One of the most egregious aspects of the film is its “incompleteness”. The fact that the original story was never finished due to the author’s demise at the hands of the Nazi regime, seems to have translated into a conclusion to this film which feels… well, unfinished. Suite Française has the hallmarks of the opening episode of an HBO miniseries, without the series to back it up. There’s a sense of weak finality to the relationship between Lucille and Falk that isn’t earned, replaced instead by a gormless voice-over and some melancholy closing title cards establishing the story as being incomplete in reality. I’m unconvinced a more solid conclusion could have been cobbled – this isn’t that great a love story that something couldn’t have been found to give the film a bigger oomph at the close. Perhaps it’s the cynic in me that can’t see the larger picture, the picture that says the lovers can’t be together because of political ideology driving them apart, and the picture that says the “never see each other again” tragedy is of the most romantic kind. Bollocks. Suite Française is an unfinished concerto, a Schubert’s 8th Symphony, if you will, and the decidedly downbeat conclusion greets one with mixed emotion.

Saul Dibb’s direction is really rather nice, tone aside. The film has a grandeur and intimacy that work well together, contrasting between the love plot and the violence and intimidatory invader subtext. The film’s muted color palette provides a gradated greyish hue whenever the Nazis are on-screen; otherwise, the film has a bright, highly saturated look that captures the change in a nation’s emotional state once the invasion is complete. Progressively atmospheric, Suite Française captures the sadness the world must have felt during the darkest days of the War. The film’s score is suitably dramatic, by Rael Jones, and both the editing (Chris Dickens) and camerawork (Eduard Grau) are first rate.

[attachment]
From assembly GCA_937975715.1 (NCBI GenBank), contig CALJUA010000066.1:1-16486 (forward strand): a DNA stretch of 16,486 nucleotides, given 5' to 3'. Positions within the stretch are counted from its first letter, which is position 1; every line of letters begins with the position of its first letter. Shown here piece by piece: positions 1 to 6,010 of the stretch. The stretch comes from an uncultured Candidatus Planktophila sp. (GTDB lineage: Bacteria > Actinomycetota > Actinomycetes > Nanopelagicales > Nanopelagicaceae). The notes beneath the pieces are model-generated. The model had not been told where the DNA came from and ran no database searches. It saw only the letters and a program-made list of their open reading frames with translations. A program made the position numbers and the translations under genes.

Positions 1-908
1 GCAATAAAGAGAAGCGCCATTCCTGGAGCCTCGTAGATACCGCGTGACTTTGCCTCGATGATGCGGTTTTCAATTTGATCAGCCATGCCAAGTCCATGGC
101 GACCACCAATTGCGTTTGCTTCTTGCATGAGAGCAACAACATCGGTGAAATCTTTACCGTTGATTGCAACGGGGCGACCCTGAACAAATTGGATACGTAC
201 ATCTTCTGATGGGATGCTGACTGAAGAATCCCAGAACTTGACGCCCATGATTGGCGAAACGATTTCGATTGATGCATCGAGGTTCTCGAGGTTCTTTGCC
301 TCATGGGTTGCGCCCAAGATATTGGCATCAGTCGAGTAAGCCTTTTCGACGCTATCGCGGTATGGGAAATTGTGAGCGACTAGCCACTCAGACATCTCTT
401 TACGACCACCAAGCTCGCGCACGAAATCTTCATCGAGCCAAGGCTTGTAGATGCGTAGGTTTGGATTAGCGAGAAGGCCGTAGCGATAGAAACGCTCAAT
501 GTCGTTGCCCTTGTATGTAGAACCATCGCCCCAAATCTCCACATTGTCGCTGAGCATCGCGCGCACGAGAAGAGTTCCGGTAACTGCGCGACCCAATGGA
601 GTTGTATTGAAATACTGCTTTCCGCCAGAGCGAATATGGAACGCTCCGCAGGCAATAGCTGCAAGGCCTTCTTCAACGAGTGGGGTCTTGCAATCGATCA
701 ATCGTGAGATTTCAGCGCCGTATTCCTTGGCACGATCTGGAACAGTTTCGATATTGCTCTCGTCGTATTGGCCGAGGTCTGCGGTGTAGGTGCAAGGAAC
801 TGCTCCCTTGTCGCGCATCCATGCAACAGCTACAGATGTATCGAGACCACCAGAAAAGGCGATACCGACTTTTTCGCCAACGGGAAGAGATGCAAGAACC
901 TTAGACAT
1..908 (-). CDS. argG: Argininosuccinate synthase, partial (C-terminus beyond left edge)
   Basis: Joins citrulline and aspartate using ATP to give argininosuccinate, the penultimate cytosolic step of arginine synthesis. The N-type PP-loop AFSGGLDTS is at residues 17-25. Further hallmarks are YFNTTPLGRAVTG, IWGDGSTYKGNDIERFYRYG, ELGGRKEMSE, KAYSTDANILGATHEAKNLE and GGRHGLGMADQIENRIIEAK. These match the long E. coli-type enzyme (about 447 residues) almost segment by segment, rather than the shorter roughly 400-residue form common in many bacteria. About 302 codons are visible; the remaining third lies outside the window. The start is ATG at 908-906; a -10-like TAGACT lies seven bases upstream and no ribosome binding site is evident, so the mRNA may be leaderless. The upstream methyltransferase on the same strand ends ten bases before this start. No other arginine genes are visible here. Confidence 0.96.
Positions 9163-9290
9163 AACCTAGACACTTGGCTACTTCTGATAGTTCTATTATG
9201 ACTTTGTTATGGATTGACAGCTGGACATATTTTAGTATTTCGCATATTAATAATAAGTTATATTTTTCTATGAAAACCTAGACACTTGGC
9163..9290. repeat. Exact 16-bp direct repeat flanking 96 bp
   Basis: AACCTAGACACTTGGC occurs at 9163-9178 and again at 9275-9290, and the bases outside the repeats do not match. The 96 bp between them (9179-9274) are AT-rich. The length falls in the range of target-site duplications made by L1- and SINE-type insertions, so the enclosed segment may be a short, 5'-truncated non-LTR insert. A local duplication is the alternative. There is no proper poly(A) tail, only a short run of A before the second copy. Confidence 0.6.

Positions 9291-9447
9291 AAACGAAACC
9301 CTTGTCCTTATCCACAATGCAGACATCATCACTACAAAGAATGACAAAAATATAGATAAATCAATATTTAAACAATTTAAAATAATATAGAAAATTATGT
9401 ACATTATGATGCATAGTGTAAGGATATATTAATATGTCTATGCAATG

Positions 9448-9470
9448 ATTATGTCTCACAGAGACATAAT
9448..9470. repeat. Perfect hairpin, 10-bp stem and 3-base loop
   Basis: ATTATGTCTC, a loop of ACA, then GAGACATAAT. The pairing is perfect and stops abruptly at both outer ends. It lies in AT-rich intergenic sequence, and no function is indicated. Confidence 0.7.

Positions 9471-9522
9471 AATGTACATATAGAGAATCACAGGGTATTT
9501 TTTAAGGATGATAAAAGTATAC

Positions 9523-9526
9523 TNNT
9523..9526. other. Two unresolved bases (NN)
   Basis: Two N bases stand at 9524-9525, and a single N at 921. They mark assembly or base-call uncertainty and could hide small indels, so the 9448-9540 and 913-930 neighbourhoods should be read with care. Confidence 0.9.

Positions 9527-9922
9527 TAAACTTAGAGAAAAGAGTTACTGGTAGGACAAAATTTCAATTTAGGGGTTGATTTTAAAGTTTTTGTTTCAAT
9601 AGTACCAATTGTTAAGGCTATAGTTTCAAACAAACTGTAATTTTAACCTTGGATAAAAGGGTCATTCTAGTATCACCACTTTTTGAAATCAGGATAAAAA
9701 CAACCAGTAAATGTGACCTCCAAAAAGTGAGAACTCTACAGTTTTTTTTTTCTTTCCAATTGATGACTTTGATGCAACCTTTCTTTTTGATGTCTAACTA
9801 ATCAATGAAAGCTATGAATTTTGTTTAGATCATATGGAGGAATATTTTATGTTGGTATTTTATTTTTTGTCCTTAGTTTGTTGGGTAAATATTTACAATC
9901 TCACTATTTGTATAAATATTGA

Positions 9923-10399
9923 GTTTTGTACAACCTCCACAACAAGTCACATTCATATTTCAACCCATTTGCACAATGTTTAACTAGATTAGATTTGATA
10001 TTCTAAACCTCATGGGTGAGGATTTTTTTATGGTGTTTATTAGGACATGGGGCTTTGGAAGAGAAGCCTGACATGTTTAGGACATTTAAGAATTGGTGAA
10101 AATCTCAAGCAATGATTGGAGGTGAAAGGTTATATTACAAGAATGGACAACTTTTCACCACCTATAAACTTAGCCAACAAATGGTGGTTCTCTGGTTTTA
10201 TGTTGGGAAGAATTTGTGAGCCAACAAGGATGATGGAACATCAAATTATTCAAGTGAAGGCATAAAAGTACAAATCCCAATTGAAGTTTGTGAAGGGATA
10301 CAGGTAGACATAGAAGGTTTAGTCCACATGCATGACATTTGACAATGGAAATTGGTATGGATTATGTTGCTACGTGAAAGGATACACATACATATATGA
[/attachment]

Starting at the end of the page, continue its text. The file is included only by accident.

Suite_fran_aise_-_T_870203aAs is the case with most “prestige” film project, the large cast are uniformly excellent. There’s nary a bad performance to be seen; Michelle Williams shoulders a large portion of the internal tension the film carries, while the rest of the supporting roles personify the Nazi cruelty, the horrors of what each man is asked to do in the name of their various causes. Schoenaerts has a better role here than he even had in Far From The Madding Crowd, and as Falk he’s resiliently human. Although comparative reviews will suggest Schoenaerts makes a fascinating leading man, opposite both Williams and Madding Crowd’s Carey Mulligan, he’s got screen chemistry up the wazoo. Ruth Wilson plays a fellow villager who finds her husband (Benoit, played by Sam Riley) a fugitive, while Lambert Wilson (The Matrix Reloaded) has an affecting role as Bussy’s Viscount and Mayor. Kristen Scott Thomas’s role as Madame Angellier is right up her alley – the character is as frigid and obsessed with rules as any she’s played previously, a stick-in-the-mud who values propriety over human indignity. Aussie star-on-the-rise Margot Robbie has a nothing role as a local French girl who has sex with a German soldier.

Suite Française is filled with promise and edgy melodrama, and generally delivers on that promise. Although the film’s tone does drift between soap-opera romance – which is wholly unfulfilling – and wartime drama, the problematic malaise that settles over the film’s midsection reduces both arcs in their potency. At its heart, Suite Française is a weepy, tear-jerking love story, and one which women everywhere will likely sob at (I didn’t, but I’m a dude and this shit is annoying), but for emotional weight and resonance, the film is a tad shallow.

C-Rating

 

 

 

 

 

 

 

 

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Normally detesting these kinds of bios, Rodney's keen love of film more often outclasses his ability to write convincingly about them. Never blessed with a body worthy of a porn star, nor being the heir to a wealthy industrialists fortune, nor suffering the tragedy of having his parents murdered outside a Gotham theater, Rodney is, contrary to popular opinion, neither Ron Jeremy, JD Rockefeller, or Batman. As a serious appreciator of film since 1996, Rodney's love affair with the medium has continued with his online blog, Fernby Films, a facility allowing him to communicate with fellow cineasts in their mutual love of all things movie.